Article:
Minding your Ps and Qs — covertly recorded comments can come back to bite you
As the recent case of Punjab National Bank International Ltd and others v Gosain shows, employers and the courts are increasingly having to wrestle with covert recordings made by employees and when they should be admitted as evidence. The availability of ever-more sophisticated recording technology has enabled employees to record their colleagues and managers in both formal meetings, private meetings (which the employee would not normally attend) and even during ad-hoc encounters.
Employers need to make sure that senior staff and managers appreciate these risks and that their contracts and handbooks keep up with these changes in behaviour.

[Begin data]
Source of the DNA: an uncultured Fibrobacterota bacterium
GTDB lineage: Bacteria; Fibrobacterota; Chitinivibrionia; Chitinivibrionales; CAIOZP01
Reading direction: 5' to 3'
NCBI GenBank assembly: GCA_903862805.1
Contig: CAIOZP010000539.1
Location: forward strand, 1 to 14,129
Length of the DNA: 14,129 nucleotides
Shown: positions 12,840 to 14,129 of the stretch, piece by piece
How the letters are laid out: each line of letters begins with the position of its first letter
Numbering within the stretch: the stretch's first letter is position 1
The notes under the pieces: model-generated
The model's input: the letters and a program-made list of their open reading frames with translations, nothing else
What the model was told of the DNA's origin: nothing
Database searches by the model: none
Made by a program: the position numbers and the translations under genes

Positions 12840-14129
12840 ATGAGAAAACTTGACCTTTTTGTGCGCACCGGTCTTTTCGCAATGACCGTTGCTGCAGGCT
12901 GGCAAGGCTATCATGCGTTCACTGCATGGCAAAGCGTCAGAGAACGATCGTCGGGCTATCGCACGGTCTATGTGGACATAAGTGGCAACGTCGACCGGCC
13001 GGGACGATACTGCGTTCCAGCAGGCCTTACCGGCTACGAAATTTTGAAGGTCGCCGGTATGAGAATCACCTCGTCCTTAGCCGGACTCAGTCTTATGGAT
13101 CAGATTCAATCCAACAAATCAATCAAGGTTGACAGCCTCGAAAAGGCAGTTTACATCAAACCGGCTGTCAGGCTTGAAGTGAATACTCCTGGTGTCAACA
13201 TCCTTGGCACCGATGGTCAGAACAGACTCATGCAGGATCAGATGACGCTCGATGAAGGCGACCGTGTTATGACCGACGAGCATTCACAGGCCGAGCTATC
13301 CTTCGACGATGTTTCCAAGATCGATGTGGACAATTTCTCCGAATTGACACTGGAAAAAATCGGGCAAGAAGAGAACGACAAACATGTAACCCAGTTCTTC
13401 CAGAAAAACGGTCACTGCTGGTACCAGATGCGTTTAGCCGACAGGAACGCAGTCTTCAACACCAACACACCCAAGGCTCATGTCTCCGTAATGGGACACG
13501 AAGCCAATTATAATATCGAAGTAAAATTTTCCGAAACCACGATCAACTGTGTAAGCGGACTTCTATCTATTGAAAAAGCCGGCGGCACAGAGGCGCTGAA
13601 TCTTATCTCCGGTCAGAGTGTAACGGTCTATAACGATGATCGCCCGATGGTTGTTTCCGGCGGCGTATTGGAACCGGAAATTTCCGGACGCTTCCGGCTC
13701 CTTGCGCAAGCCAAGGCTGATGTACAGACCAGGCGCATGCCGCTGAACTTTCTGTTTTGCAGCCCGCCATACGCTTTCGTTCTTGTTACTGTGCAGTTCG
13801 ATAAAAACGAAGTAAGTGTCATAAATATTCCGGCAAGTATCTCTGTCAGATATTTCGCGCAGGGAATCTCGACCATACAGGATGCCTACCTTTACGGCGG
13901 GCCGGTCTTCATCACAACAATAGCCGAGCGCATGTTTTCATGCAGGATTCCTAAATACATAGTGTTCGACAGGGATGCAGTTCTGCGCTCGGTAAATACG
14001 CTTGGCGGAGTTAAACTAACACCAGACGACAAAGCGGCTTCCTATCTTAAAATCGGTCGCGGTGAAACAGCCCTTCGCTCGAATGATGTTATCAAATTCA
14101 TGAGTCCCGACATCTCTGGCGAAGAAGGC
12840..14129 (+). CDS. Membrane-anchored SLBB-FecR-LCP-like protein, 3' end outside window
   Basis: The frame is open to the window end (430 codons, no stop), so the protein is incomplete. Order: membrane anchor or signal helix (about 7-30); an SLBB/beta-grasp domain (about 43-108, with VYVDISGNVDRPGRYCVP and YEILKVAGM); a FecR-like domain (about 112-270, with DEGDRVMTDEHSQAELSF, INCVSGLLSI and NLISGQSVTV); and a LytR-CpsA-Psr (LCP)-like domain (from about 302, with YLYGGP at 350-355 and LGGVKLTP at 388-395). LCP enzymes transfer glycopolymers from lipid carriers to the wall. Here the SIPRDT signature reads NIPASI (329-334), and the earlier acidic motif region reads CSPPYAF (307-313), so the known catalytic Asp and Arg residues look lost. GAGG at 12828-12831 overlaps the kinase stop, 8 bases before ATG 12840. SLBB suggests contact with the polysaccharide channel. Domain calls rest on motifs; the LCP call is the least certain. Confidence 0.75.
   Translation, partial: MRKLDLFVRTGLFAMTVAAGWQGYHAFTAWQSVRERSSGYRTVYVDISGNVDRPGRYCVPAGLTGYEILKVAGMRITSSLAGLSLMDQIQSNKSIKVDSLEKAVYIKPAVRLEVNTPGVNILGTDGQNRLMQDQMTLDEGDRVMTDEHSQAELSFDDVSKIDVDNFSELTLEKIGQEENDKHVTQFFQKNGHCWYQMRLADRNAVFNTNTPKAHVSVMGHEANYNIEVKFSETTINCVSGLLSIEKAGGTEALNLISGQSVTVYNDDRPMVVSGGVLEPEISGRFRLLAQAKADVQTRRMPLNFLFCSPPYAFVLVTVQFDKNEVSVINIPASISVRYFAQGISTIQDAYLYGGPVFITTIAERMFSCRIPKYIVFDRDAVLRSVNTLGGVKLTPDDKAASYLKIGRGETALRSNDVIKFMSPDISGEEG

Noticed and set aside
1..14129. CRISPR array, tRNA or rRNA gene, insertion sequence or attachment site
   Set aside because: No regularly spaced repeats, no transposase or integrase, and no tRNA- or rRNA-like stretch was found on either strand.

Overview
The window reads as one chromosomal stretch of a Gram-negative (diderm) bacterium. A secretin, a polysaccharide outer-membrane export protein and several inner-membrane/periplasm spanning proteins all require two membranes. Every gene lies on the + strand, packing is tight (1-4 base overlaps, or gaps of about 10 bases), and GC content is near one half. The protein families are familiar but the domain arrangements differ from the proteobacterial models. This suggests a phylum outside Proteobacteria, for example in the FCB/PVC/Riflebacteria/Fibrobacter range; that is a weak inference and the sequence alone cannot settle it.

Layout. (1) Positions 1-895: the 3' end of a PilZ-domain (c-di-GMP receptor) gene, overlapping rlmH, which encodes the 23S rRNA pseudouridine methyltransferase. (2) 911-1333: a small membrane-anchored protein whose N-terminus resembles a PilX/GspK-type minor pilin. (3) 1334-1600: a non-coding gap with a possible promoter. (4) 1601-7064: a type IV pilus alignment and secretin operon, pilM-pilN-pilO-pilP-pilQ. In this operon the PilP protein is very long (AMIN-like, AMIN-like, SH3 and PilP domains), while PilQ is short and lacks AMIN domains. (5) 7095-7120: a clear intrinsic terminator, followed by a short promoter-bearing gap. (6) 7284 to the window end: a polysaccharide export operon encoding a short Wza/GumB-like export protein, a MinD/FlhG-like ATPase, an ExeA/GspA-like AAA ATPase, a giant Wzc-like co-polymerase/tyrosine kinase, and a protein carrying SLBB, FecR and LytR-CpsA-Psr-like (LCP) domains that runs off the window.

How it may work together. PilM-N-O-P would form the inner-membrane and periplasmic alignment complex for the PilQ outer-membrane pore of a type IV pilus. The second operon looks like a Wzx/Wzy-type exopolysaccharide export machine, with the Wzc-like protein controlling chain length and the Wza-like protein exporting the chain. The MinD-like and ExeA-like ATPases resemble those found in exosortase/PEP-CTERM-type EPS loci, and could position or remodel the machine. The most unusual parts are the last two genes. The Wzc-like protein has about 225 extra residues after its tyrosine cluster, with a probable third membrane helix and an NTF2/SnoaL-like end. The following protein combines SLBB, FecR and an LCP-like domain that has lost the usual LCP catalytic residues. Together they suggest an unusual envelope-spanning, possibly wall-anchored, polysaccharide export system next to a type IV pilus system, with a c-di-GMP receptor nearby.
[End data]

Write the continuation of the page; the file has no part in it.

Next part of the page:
The employment tribunal has a wide discretion as to the evidence it can allow into the court room. In doing so, it needs to weigh up the public interest in allowing private deliberations to remain private against the need to have available all the evidence that is necessary to resolve the issues in a case justly. The fact that evidence relates to confidential matters or is embarrassing to the employer will not prevent it being admissible…
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